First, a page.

• <Feature: restaurants.STD(reviews.T5_SENTIMENT_ENCODER(review_title))>
  • <Feature: restaurants.SUM(reviews.T5_ENCODER(review_title))>
  • <Feature: restaurants.SUM(reviews.T5_SENTIMENT_ENCODER(review_title))>

Machine Learning

Now we create and test various machine learning models from sklearn using the feature matrix which includes the newly created T5 primitives.

As a reminder, we are going to be comparing the T5 enhanced accuracy against the accuracy demonstrated in the Alteryx blog Natural Language Processing for Automated Feature Engineering.

Using Logistic Regression:

 

Note that the 0.64 Logistic Regression score above shows an improvement over the Featuretools native Logistic Regression score, which was 0.63.

Using Random Forest Classifier:

 

Note that the T5 enhanced 0.65 Random Forest Classifier score above shows an improvement over the Featuretools native Random Forest Classifier score, which was 0.64.

Random Forest Classifier Feature Importance

We can attribute the improved score to the new T5 primitives using the sklearn Random Forest Classifier feature importance.

Out[30]:

png

From the above table we can see that the highest feature importance of the Random Forest model is the newly created feature 

T5_SENTIMENT_ENCODER(review_title)!

png
Random Forest Classifier feature importance, Image by author

Key Takeaways

  1. The T5 model is a robust, flexible text-to-text transformer which can enhance the results of almost any NLP task, including those the nlp-primitives library addresses when dealing with text data. The additional accuracy, while marginal here, can almost certainly be improved by implementing additional Hugging Face pre-tuned models beyond sentiment analysis. Moreover, in this example our fine-tuned T5 version only trained on the review_text data, and not on the review_title data, which seems to be at odds with the features created by Featuretools — meaning that all of the created features seemed to use only review_title data as input to the fine-tuned model, and hence its worse performance. It’s highly likely that correcting this issue would mean even greater overall performance.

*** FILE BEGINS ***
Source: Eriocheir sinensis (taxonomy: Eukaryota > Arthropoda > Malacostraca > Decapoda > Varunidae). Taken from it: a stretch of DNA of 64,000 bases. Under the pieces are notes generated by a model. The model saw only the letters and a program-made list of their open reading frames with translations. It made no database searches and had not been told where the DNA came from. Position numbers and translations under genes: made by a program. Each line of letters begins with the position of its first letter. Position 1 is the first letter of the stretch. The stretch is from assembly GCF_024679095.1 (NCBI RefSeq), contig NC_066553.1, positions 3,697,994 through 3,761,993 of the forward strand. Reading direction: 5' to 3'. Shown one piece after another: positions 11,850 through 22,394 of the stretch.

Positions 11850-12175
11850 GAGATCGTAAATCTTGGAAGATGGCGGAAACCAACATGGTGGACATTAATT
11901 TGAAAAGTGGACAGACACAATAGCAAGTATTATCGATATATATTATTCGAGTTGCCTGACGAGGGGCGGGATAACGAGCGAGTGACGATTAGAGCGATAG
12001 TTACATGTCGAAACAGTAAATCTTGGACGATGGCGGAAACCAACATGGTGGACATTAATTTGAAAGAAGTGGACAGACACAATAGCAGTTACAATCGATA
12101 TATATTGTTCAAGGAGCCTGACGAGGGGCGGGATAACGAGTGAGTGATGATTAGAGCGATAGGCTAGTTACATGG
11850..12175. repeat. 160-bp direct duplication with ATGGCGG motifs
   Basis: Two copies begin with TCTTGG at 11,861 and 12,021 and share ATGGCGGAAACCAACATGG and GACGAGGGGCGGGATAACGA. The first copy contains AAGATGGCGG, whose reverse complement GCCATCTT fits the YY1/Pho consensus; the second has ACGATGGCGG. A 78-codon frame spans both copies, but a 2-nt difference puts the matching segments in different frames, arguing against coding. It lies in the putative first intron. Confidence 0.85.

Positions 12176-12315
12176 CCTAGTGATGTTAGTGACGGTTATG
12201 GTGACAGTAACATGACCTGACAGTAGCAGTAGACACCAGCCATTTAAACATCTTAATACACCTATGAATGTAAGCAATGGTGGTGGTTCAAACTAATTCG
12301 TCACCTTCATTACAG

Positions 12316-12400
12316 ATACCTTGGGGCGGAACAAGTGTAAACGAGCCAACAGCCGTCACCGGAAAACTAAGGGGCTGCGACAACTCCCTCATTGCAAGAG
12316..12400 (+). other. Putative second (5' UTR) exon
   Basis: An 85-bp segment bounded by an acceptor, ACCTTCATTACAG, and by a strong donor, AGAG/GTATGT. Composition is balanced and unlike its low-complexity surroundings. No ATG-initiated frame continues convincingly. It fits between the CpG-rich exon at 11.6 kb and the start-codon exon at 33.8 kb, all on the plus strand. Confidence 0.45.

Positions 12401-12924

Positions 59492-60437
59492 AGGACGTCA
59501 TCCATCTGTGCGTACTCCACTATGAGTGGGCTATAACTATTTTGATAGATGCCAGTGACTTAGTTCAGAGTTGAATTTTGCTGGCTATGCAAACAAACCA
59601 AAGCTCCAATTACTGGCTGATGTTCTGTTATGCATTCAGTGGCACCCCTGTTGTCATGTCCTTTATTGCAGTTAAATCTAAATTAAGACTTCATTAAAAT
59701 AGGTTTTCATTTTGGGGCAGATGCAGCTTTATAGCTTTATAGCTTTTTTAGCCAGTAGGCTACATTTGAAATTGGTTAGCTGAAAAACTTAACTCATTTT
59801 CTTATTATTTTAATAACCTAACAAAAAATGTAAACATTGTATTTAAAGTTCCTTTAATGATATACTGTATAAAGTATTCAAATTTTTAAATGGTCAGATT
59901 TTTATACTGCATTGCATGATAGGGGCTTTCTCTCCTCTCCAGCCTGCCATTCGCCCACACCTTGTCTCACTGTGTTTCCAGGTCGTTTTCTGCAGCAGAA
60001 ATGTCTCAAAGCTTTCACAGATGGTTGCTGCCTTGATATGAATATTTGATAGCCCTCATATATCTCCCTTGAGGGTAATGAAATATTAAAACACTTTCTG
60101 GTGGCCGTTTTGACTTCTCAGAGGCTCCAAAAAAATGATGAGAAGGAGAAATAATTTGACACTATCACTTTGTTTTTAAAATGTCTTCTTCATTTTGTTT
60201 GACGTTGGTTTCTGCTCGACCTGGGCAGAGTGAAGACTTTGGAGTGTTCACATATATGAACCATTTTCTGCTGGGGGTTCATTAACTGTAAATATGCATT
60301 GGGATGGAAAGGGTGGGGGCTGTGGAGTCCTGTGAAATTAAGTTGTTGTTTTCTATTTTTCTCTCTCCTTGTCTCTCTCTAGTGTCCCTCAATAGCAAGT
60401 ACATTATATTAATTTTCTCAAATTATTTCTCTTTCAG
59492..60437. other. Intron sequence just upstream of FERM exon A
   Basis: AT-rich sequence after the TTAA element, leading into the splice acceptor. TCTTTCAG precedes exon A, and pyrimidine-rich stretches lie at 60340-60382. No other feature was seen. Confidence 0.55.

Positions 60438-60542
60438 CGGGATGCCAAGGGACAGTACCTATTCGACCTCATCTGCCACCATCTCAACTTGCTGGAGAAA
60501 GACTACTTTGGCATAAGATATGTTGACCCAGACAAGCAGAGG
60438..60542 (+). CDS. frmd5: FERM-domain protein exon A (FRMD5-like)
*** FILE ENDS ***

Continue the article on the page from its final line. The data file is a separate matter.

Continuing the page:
2. Extending the Featuretools framework is simple using Hugging Face transformers and the Simpletransformers libraries. With a few additional lines to incorporate, the accuracy went up, and the complexity of the code stayed about the same.

Final Thoughts

Most businesses have vast amounts of tabular data, and much of that data is in the format of written text. CCG is a data and analytics company that helps organizations become more insights-driven. We solve complex challenges and accelerate growth through industry-specific solutions. Our data science team empowers businesses to gain greater visibility and make informed decisions to achieve a competitive advantage. Our strategic offerings are designed to deliver speed-to-value, improve business outcomes and unify teams around a common view of trusted insights. Contact us for help building out your next custom NLP solution…

Written by CCG, an organization in Tampa, Florida, that helps companies become more insights-driven, solve complex challenges and accelerate growth through industry-specific data and analytics solutions.

Topic(s): Data Science